A mural designed to bring communities together and spark conversations about hate was recently unveiled in B.C.’s Similkameen Valley.
One of four projects in B.C., the local From Hate to Hope mural now stands in front of the South Similkameen Health Centre along Highway 3.
“The murals are all entitled Hate to Hope as well to really capture this transition we’re hoping we can make as a province as a society from the kind of hate we’ve experienced during COVID to a much more peaceful and hopeful time,” said Human Rights Commissioner Kasari Govender.
The South Okanagan Immigrant and Community Services (SOICS), Interior Health, and B.C.’s Office of the Human Rights Commissioner partnered to create this piece.
The project is built on recommendations from the commissioner’s inquiry into hate during the pandemic compiled in the From Hate to Hope report.
“We released the final report of a large public inquiry we were conducting, and the inquiry was looking into the rise of hate during the COVID-19 pandemic. The final result was a report with 12 recommendations,” said Govender.
“The recommendations are largely aimed at the provincial government but also at police and social media companies. So, we’re still working on trying to get those recommendations implemented, but at the same time, we wanted to make sure that this work continued to have life in the community. So, we’ve been doing murals.”
The piece includes four panels which were each designed by SOICS’ youth who brainstormed ideas about how hate has impacted local communities.
Following several months of brainstorming, consultations, editing and painting, the ideas were brought to life by a local artist.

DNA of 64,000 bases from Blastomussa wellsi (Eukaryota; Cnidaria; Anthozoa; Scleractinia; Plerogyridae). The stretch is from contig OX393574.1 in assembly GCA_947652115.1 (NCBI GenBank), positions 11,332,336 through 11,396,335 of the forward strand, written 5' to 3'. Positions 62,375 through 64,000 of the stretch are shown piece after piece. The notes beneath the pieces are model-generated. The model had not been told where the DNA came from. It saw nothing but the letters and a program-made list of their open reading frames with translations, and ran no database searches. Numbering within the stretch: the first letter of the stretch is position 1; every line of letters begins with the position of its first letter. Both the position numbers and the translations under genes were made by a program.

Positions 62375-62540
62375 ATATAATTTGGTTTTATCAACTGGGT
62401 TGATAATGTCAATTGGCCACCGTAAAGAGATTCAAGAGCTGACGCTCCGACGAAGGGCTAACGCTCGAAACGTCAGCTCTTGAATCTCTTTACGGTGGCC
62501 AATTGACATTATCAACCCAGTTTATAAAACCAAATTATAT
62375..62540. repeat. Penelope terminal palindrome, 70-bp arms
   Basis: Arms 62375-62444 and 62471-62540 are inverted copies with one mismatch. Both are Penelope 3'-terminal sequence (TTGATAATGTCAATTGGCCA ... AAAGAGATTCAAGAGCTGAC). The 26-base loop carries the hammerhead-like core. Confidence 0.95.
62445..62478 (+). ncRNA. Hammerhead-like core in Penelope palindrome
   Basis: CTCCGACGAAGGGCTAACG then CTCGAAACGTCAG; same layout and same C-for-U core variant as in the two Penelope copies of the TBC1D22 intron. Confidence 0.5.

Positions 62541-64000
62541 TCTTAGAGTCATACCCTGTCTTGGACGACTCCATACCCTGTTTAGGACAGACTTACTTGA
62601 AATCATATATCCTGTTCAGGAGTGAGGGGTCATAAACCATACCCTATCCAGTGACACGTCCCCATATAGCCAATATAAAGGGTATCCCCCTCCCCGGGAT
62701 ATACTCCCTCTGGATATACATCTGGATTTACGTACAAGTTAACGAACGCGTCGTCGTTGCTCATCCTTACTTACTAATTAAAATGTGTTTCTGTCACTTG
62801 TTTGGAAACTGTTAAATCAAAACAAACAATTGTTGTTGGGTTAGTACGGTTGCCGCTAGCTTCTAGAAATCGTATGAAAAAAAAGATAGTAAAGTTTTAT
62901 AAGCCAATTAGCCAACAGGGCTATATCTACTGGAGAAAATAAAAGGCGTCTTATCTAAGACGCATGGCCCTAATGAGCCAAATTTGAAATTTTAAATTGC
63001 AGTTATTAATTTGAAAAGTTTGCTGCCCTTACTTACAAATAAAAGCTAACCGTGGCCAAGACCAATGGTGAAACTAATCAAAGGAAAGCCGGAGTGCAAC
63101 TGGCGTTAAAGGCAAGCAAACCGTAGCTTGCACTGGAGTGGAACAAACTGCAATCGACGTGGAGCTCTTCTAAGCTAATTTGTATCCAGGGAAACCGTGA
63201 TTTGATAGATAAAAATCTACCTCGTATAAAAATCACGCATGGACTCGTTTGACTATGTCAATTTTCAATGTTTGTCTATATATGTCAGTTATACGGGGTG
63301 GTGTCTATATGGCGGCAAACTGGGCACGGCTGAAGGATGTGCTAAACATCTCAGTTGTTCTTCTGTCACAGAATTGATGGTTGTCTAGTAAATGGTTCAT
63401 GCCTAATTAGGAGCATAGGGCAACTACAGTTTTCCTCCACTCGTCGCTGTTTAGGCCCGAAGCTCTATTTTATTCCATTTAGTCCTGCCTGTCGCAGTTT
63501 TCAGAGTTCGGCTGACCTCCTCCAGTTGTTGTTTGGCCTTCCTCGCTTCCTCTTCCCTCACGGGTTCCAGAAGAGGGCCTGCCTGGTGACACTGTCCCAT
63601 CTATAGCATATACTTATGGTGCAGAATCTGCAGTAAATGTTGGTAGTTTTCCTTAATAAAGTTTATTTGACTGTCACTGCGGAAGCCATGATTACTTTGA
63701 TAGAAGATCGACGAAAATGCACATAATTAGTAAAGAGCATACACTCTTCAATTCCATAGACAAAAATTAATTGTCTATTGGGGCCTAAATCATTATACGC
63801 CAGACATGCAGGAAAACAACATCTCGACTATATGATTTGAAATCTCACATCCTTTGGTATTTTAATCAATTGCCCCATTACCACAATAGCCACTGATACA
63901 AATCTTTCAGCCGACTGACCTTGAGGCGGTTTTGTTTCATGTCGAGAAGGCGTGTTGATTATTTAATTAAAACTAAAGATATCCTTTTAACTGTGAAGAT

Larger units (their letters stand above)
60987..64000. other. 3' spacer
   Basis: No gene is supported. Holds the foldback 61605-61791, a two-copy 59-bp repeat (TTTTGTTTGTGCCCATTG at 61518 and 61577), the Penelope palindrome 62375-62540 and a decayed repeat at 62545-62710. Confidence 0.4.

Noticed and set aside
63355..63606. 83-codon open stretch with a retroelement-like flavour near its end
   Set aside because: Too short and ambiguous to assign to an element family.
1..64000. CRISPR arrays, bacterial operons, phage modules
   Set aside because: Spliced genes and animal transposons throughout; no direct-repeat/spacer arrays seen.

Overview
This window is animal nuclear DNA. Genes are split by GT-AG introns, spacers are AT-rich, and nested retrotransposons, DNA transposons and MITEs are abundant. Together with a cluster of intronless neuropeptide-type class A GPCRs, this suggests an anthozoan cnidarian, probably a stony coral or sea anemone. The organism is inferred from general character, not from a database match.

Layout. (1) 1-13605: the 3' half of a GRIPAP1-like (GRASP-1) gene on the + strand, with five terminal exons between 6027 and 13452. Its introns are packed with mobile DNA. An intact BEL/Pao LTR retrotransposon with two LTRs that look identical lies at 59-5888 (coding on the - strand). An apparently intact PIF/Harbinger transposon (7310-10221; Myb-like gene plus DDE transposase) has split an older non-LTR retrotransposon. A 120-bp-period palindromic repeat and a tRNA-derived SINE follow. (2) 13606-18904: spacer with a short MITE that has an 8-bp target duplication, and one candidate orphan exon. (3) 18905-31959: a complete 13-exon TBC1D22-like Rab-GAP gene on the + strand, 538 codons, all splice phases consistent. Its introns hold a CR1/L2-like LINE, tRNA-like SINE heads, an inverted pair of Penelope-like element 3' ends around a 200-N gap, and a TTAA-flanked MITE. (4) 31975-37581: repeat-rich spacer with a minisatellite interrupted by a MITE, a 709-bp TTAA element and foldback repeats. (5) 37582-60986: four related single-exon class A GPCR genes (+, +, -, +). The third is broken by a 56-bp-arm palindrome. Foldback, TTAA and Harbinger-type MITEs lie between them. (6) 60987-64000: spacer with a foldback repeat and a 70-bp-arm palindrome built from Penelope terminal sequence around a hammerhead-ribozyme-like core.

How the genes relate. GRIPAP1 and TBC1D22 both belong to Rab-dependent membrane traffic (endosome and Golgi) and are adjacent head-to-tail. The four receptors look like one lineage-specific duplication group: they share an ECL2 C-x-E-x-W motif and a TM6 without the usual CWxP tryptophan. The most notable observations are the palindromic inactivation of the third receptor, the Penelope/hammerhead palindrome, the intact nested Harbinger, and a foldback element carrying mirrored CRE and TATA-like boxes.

“Part of my job as the youth facilitator is to get the youth engaged with diversity and inclusion topics. And when the BC Human Rights Commissioner presented us with this opportunity, it was great to get the youth involved in these things because … they are the future,” said SOICS youth facilitator Gary Saran.
“(The youth) were really enthusiastic and happy to be part of something that’s going to be lasting and put up in the community in Keremeos and to be proud of that and tell people they know that ‘I was a part of this project and the message it portrays.’”
The first panel ‘Community Library’ shows a public library much like several that are located throughout Penticton. It is meant to encourage continuous learning and unlearning in addressing hate.
The second panel ‘Round Dance’ represents the Truth and Reconciliation Day last year in Penticton. The third panel ‘Orchard’ is meant to represent migrant workers in the region.
“Over the pandemic, we really saw an incredible increase in hate. Not just across the country but locally as well. And the BC Human Rights Commissioner’s office did an inquiry called From Hate to Hope, really looking at what that looks like, where were they seeing it, what was happening in our communities,” said SOICS executive director Cherry Fernandez.
“What was really exciting for me about this mural is that it really speaks to the situation locally. And it takes you on that journey looking at some very real hate incidences here, and really trying that picture of the hope that can be found.”
The fourth and final panel ‘Rainbow Cross Walk’ is meant to serve as a reminder of the ongoing challenges that LGBTQ2SAI+ communities face. It shows the repeated vandalism of the rainbow crosswalk in Penticton and also features respected Penticton Indian Band Elder Grace Greyeyes who performed a blessing ceremony on the crosswalk when it was first unveiled.
Grace Greyeyes passed away last week after a years-long battle with cancer. She was 81.
“She’s known locally as Grandma Grace… (the mural) really speaks to the love that she has for people,” said Fernandez.
“She really embodied diversity, inclusion, and that work towards equity for everyone. And I’m so proud that before she passed she was able to see that she was a big part of something that will remain there and be a constant reminder for all of us that we can do better.”
Two other murals have already been unveiled in East Vancouver and Fort St. John. Keremeos is the third part of the series. The fourth and final installation is planned for Nanaimo.
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